Caltex gets e-fficient

Caltex hopes to save millions by using a Chase Manhattan-developed web-based procurement system.

Mike Mahon is Caltex's general manager in charge of procurement based in Singapore. He sources oil drums, and all the indirect materials needed to store, process and create many of the oil and petroleum products we know today. Caltex has hundreds of suppliers in 55 countries, and spends some $800 million a year on indirect materials. What does Mahon have to do with cash management and treasury? Plenty, thanks to the internet.

Caltex has enlisted Chase Manhattan Bank to provide a single web-based end-to-end procurement solution that will be used by Caltex entities in the United States, Philippines, Malaysia, Hong Kong, Thailand, Singapore, South Africa, Australia and New Zealand. The E-procurement system marries a web-based payment system which Chase and Caltex claim is globally "market leading and unique".

"This partnership with Caltex represents one of the most significant e-payment services to be delivered by a bank globally," says Steven Groppi, regional business executive for Chase Treasury Solutions. "E-procurement is being evaluated and implemented by most major corporations around the world, but one of the limitations has been the linkage of these platforms into sophisticated cross-border and local payment systems."

"Chase didn't try to force fit an existing solution onto us," Mahon comments on the factor that clinched the deal.

Trio of systems

The E-procurement system consists of three integrated systems – procurement, payment and logistics.

Under the procurement system, supplier catalogues are hosted on a website maintained by Chase. Caltex logs on and creates a detailed purchase order that can be sent electronically or by fax. Mahon says that purchase orders used to cost the company $145 to $160 per item. Under Chase's system, the cost has been reduced to between $5 and $15. Additionally, "this system will eliminate maverick buying," says Mahon.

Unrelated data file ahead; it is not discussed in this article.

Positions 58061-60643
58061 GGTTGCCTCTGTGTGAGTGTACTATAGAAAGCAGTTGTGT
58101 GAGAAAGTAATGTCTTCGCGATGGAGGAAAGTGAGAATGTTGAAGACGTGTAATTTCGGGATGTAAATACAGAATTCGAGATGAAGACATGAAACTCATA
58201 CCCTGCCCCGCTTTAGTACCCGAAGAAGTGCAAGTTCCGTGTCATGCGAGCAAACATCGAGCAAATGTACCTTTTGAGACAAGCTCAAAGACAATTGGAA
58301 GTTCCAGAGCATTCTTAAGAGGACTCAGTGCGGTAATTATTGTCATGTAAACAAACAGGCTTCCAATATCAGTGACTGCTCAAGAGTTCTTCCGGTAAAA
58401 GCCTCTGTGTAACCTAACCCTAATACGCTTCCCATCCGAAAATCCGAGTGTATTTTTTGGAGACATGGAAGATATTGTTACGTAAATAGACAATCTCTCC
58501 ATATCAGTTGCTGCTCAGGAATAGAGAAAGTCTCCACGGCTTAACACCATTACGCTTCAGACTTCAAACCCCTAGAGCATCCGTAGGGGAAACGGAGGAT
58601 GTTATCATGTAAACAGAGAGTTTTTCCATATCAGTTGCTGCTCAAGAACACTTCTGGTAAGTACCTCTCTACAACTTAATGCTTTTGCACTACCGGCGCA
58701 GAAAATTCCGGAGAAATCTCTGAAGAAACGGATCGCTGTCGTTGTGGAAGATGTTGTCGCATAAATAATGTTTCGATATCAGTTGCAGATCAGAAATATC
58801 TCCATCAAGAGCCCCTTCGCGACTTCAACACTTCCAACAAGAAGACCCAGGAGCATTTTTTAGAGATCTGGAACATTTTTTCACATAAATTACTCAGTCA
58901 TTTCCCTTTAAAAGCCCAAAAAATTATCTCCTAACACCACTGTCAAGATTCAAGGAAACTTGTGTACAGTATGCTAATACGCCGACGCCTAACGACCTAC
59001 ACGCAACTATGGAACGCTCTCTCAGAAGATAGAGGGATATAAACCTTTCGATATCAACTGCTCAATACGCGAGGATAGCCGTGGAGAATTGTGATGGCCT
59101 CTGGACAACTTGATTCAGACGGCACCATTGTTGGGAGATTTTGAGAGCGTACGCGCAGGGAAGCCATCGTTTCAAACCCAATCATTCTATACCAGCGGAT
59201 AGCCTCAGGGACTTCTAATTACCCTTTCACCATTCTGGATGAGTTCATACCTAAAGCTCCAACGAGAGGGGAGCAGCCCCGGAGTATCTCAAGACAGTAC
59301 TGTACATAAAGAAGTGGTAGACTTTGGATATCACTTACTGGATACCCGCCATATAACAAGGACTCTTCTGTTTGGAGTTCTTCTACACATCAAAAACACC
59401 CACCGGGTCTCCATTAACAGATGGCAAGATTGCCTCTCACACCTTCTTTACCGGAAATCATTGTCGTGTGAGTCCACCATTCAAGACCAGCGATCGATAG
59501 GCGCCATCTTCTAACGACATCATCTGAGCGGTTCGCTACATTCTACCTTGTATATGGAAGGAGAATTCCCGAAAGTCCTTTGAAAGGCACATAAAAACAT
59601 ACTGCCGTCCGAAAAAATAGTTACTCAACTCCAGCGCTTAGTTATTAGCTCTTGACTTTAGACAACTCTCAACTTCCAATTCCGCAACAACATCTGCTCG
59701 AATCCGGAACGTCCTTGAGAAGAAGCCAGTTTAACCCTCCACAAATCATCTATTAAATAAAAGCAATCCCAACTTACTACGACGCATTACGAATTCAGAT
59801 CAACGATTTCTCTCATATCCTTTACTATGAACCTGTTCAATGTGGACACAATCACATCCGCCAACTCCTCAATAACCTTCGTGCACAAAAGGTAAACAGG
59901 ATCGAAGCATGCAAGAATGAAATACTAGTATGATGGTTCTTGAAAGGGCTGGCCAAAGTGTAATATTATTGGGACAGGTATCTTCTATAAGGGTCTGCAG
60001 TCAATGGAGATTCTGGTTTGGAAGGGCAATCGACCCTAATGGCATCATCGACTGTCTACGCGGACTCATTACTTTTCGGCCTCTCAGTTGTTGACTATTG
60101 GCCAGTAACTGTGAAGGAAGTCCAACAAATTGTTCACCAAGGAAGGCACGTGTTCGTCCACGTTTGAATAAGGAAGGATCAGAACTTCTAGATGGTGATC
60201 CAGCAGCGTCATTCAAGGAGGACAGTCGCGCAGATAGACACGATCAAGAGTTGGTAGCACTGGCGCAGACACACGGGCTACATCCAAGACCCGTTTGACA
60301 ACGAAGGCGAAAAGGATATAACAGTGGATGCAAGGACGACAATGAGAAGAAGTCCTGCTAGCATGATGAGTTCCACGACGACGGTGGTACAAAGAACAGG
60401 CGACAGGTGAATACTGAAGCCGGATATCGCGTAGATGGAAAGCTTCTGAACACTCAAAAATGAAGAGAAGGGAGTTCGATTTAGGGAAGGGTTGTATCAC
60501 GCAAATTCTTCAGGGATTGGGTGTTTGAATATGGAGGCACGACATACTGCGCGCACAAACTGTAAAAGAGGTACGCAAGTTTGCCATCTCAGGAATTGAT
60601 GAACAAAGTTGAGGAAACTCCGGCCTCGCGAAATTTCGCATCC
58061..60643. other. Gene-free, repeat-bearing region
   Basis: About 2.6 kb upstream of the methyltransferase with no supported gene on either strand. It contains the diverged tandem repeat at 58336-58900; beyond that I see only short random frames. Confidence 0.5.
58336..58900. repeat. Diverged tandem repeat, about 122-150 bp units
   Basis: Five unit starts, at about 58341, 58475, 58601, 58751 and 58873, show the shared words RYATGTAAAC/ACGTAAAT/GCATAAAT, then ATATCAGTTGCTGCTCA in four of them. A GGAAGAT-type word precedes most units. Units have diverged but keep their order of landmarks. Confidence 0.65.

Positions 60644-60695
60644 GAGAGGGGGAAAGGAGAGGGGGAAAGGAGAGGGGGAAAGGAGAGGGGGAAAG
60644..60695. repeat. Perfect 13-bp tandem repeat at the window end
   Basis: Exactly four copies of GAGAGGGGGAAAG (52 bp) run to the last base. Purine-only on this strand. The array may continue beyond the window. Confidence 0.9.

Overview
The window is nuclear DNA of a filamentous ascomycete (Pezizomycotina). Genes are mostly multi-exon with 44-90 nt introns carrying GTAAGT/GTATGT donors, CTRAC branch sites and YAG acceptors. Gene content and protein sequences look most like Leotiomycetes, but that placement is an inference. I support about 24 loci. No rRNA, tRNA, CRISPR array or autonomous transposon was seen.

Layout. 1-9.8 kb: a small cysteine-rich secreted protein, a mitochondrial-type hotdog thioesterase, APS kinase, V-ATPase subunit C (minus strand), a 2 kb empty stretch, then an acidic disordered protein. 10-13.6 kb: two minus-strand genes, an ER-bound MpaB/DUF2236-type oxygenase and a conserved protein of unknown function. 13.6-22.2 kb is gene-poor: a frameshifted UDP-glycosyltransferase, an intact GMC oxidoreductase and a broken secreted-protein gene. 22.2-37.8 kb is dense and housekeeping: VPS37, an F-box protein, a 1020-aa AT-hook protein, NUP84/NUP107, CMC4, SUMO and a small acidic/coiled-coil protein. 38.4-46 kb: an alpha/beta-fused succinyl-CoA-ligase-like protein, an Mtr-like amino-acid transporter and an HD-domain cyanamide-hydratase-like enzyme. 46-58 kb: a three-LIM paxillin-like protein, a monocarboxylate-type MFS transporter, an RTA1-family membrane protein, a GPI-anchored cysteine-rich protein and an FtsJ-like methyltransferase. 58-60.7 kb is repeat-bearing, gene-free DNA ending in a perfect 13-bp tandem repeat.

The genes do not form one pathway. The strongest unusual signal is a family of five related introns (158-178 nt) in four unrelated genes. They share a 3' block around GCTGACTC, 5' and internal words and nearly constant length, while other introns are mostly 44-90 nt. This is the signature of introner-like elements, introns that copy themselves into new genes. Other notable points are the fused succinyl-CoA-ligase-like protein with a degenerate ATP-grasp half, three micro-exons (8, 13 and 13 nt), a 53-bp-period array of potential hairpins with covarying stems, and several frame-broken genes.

The system allows Caltex to source strategically, and cut down the number of intermediaries in the supply chain. For suppliers, which have to agree to be paid by Chase, the site means access to Caltex buyers worldwide and more accurate purchase orders which can be electronically integrated into their back office.

All purchases are paid by Caltex via the web. The system automates accounts payable and reduces inter-company billing. Importantly, "the e-payment system will eliminate the need for paper letters of credit," says Mahon. Letters of credit used to cost the company $300 each. The e-payment system will feed transaction files directly to Caltex's ERP system, calculate and remit withholding and value-added taxes to the government, handle multiple currencies and allow for different payment terms for each supplier. Paying in local currencies means that Caltex takes on foreign exchange risk, which Mahon says is now reduced, as the system keeps a close track on who has to be paid, how and when.

The electronic logistics system seeks to tie preferred freight forwarders into a worldwide network. Caltex entities will be able to view online freight and customs estimates, track the progress of the shipment and trigger the e-payment system.

Caltex and Chase expect that all three systems will be fully operational by the fourth quarter of this year. When fully operational, Mahon expects that the company will cut down procurement, payment and logistics costs by 10% to 20%, which means savings of at least $80 million a year.

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